Author(s): TekleHaimanot R, Forsgren L, Ekstedt J
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Abstract PURPOSE: To study the incidence of epilepsy in a rural area of Ethiopia. METHODS: A community-based study was performed in a random sample of villages with 61,686 inhabitants in a rural area of central Ethiopia. In a door-to-door survey, all inhabitants in the study area were interviewed about seizures. A standardized protocol was used. All new cases with epilepsy that had occurred since a previous study was made 3.5 years earlier were included. Fifty-three of the subjects were investigated with EEG. RESULTS: One-hundred thirty-nine incident cases were identified, corresponding to an annual incidence of 64 in 100,000 inhabitants [95\% confidence interval (CI) 44-84]. The corresponding rate for males was 72 (CI 42-102); for females, it was 57 (CI 31-84). The highest age-specific incidence occurred in the youngest age groups (0-9 years); the next highest was in the group aged 10-19 years. Generalized convulsive seizures occurred in 69\%, partial seizures occurred in 20\%, and unclassifiable seizures occurred in 11\%. Seizures occurred daily in 10\% and weekly in another 14\%; 33\% had monthly seizures. Twenty-two percent had a family history of epilepsy. A history of head trauma was ascertained in 5.7\% and was the most common possible etiologic factor identified. Thirteen percent were treated with antiepileptic drugs (AEDs). CONCLUSIONS: The incidence of epilepsy in Ethiopia is high. A high incidence in combination with a prevalence of epilepsy in the study area comparable to that in the rest of the world may be explained by a high degree of spontaneous remission of epilepsy and/or a high mortality due to epilepsy. Despite health education on epilepsy given to the community, a minority of subjects were treated with AEDs, which may reflect the inadequacies of the health services and transportation difficulties faced by the patients.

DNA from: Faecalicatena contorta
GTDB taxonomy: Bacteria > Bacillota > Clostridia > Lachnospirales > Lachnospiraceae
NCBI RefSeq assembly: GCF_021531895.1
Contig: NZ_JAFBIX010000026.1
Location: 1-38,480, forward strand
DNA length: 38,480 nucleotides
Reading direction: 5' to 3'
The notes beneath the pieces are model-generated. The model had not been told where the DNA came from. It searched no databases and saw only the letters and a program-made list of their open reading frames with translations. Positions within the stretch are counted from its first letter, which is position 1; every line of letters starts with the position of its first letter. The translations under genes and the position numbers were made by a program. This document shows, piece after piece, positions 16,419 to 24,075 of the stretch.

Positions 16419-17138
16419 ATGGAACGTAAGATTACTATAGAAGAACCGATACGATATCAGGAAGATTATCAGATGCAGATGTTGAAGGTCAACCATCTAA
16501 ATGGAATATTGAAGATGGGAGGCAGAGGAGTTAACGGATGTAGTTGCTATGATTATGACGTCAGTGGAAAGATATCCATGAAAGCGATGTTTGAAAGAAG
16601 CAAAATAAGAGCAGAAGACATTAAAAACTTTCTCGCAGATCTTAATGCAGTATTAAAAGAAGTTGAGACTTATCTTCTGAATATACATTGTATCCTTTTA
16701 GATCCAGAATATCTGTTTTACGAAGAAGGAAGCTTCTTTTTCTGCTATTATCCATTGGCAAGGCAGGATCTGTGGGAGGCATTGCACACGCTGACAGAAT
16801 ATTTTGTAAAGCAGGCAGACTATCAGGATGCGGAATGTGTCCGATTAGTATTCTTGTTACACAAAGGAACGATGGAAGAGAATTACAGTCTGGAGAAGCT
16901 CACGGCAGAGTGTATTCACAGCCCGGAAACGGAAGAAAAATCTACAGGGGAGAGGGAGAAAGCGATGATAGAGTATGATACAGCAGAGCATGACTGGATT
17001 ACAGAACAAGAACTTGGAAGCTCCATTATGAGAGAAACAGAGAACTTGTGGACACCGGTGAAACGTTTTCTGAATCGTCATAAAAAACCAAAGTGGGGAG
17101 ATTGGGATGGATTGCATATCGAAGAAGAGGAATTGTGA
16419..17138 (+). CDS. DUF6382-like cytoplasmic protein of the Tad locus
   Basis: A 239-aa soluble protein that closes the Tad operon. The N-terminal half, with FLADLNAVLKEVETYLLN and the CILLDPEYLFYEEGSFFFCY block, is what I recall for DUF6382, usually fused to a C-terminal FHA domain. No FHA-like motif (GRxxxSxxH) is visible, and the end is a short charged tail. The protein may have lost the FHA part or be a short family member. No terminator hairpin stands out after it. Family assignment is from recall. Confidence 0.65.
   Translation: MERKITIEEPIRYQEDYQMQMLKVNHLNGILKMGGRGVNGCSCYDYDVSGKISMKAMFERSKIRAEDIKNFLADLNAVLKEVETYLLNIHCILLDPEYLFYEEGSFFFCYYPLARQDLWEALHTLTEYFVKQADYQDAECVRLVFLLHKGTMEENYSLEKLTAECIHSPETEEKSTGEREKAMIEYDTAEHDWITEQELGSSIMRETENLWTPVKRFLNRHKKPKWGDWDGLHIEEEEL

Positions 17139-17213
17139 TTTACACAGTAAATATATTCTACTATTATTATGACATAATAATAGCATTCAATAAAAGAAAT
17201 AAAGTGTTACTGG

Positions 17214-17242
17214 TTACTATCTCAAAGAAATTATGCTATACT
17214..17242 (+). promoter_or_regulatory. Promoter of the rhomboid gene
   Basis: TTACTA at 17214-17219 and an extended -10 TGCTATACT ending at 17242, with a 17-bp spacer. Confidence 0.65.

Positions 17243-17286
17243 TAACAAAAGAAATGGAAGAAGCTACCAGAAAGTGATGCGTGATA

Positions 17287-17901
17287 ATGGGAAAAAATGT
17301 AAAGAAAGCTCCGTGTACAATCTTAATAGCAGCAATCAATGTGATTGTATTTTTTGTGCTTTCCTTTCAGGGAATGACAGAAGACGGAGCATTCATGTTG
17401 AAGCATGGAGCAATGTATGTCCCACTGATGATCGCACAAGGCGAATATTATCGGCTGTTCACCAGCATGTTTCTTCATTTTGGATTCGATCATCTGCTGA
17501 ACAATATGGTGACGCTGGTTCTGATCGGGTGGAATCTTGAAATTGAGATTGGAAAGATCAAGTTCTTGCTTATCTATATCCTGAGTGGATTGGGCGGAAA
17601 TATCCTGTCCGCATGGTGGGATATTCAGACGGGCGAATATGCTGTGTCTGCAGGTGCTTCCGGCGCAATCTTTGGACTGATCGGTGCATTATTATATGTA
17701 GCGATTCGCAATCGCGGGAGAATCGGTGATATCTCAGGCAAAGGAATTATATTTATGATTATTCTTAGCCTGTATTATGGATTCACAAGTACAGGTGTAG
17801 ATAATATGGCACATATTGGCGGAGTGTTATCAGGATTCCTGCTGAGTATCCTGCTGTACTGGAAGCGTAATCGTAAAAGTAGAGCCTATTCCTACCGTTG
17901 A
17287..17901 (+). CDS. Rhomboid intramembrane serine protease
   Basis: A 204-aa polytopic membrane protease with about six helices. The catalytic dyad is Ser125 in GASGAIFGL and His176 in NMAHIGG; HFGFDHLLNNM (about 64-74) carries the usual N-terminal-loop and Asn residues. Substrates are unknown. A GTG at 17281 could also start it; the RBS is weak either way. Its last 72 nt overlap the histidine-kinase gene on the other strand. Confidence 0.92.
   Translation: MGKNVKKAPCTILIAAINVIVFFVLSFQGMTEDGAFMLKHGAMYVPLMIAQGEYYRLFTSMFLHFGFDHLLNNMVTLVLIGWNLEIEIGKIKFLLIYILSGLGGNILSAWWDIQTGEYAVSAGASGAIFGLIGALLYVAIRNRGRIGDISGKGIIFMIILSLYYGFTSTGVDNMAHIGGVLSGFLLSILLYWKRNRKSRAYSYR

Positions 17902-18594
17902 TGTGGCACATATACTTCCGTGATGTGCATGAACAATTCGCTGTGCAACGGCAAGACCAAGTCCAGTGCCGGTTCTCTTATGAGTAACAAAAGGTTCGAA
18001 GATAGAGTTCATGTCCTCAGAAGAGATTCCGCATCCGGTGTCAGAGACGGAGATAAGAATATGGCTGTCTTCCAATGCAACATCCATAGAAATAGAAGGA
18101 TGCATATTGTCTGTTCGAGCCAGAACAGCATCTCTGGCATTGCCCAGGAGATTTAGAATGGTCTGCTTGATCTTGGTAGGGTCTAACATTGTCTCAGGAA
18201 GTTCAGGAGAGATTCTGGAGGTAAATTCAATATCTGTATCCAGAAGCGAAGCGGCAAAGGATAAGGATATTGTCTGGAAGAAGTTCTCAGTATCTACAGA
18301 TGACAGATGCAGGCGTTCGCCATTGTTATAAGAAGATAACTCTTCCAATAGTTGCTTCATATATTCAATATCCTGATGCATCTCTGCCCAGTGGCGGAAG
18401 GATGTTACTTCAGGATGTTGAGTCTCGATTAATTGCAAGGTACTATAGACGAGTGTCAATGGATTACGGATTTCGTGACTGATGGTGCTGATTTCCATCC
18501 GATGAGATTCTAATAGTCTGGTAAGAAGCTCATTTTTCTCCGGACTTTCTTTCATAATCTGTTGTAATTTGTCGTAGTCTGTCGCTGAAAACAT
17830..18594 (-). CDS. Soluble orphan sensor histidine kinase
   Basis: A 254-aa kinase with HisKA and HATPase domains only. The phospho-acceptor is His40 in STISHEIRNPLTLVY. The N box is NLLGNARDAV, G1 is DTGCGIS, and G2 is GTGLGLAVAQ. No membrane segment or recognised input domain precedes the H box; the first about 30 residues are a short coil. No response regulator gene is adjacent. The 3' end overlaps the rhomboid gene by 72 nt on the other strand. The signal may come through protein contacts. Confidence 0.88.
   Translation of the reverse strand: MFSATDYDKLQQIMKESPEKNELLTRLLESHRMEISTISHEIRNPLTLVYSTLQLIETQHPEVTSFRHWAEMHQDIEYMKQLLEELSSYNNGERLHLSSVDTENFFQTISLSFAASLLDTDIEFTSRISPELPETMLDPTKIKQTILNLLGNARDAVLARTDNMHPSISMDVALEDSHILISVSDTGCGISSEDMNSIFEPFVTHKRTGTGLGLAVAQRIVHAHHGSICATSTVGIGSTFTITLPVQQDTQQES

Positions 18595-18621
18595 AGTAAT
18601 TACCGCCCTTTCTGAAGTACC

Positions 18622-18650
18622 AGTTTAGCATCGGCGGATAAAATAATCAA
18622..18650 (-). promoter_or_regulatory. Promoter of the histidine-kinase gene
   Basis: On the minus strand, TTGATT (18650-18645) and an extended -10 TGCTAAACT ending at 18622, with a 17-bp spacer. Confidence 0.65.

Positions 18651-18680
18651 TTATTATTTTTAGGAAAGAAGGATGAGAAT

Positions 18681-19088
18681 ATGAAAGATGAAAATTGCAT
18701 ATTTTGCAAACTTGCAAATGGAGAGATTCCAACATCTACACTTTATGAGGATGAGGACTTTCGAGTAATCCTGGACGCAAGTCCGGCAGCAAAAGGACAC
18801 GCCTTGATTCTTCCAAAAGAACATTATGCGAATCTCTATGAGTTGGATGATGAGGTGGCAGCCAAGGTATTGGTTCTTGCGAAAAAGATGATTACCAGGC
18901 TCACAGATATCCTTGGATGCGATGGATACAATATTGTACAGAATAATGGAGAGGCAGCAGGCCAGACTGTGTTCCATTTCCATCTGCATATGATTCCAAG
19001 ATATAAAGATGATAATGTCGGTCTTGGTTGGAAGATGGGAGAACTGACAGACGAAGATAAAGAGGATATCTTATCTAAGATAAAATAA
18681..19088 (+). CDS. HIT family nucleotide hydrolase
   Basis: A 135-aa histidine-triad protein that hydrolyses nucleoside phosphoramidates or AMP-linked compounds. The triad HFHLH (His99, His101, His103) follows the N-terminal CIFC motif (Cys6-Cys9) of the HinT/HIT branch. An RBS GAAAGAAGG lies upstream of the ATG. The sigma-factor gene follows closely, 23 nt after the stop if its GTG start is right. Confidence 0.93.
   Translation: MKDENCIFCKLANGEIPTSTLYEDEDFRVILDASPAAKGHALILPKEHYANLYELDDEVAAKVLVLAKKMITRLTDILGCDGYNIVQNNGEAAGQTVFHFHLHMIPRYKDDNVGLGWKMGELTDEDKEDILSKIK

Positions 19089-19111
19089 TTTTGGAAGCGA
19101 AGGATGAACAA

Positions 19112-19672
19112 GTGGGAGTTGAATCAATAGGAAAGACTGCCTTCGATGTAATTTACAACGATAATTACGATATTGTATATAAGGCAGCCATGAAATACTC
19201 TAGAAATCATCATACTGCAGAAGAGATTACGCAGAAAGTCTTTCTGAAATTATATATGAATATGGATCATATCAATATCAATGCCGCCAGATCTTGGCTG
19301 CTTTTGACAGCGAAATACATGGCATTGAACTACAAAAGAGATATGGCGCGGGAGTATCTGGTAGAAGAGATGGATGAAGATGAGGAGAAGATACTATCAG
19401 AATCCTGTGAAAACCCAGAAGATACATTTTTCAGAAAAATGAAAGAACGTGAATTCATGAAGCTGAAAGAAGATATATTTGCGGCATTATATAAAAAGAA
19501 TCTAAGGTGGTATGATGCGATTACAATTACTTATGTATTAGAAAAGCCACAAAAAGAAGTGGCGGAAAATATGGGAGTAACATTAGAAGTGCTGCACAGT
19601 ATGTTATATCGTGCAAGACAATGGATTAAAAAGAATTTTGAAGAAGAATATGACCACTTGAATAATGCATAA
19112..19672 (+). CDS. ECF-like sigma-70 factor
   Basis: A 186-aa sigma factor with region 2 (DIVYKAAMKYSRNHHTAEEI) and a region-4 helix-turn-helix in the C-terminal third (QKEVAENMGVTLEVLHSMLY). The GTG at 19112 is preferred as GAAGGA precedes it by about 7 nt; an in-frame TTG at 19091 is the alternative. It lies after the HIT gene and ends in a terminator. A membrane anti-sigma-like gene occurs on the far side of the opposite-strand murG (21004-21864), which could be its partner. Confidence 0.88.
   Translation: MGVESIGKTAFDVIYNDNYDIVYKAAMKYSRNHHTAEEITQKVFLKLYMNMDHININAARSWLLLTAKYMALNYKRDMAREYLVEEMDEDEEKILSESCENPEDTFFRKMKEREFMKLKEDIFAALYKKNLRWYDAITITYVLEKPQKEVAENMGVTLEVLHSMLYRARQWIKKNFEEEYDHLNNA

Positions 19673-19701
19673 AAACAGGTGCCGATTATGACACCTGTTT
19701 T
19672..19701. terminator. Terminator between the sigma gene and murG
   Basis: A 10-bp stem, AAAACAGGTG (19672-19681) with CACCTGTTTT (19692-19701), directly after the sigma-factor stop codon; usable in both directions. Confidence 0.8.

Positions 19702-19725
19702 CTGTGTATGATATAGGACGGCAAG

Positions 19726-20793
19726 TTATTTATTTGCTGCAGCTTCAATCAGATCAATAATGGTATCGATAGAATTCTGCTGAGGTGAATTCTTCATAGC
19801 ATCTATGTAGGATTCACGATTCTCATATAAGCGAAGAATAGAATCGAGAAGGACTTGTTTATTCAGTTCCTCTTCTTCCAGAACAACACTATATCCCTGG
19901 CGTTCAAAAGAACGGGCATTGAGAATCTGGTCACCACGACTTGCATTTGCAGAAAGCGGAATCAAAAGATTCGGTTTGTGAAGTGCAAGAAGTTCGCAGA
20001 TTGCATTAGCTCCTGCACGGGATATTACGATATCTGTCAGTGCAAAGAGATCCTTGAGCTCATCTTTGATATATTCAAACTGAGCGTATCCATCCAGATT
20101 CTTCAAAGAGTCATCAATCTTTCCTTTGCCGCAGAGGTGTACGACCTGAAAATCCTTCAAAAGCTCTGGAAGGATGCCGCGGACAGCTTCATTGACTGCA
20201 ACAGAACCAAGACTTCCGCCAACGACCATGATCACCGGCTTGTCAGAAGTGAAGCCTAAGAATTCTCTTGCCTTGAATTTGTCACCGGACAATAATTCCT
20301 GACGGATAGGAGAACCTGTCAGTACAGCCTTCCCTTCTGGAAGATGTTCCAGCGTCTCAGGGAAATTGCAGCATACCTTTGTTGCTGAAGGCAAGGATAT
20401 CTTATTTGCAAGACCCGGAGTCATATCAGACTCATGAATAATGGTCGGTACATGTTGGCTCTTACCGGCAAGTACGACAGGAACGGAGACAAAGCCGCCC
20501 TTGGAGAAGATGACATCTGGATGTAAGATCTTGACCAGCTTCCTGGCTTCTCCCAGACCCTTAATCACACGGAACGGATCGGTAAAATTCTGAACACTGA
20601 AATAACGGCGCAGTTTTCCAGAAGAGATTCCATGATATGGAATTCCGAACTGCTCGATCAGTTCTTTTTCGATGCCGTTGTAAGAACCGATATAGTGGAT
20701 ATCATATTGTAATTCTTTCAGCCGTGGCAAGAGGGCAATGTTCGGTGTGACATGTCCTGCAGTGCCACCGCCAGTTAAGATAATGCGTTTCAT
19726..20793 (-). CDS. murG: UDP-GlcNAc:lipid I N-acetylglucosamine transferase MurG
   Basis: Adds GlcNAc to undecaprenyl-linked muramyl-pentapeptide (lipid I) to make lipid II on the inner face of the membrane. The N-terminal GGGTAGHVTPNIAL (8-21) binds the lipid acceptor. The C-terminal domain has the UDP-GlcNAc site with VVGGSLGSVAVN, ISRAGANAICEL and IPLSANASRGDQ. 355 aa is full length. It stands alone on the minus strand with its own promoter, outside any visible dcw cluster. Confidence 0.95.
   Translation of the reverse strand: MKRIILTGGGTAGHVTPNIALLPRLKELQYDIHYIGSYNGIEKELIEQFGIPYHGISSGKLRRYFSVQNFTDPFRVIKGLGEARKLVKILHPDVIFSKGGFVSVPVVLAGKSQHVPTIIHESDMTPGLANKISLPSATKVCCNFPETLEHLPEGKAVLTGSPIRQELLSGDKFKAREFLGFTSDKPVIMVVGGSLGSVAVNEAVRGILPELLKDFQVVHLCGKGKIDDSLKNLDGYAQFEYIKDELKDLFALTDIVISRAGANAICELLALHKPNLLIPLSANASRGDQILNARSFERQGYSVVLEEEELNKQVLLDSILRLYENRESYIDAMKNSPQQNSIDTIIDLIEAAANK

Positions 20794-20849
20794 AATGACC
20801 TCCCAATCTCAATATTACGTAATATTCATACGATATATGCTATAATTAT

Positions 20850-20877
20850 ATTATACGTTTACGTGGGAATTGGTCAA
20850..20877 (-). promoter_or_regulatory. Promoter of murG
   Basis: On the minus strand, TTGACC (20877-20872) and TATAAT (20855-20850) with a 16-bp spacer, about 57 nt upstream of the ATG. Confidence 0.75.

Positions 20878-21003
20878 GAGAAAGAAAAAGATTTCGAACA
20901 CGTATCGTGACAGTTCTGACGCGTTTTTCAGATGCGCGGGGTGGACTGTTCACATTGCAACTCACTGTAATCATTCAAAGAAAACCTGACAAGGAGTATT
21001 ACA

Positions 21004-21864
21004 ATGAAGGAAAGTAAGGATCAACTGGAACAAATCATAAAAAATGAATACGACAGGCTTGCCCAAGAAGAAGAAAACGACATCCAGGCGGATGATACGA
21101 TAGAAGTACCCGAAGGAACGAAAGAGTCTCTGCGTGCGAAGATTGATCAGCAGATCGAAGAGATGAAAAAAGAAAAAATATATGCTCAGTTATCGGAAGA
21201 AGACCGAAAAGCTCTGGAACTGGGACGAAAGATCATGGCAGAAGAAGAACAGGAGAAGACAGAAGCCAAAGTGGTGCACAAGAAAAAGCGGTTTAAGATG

This article was published in Epilepsia
and referenced in Journal of Psychiatry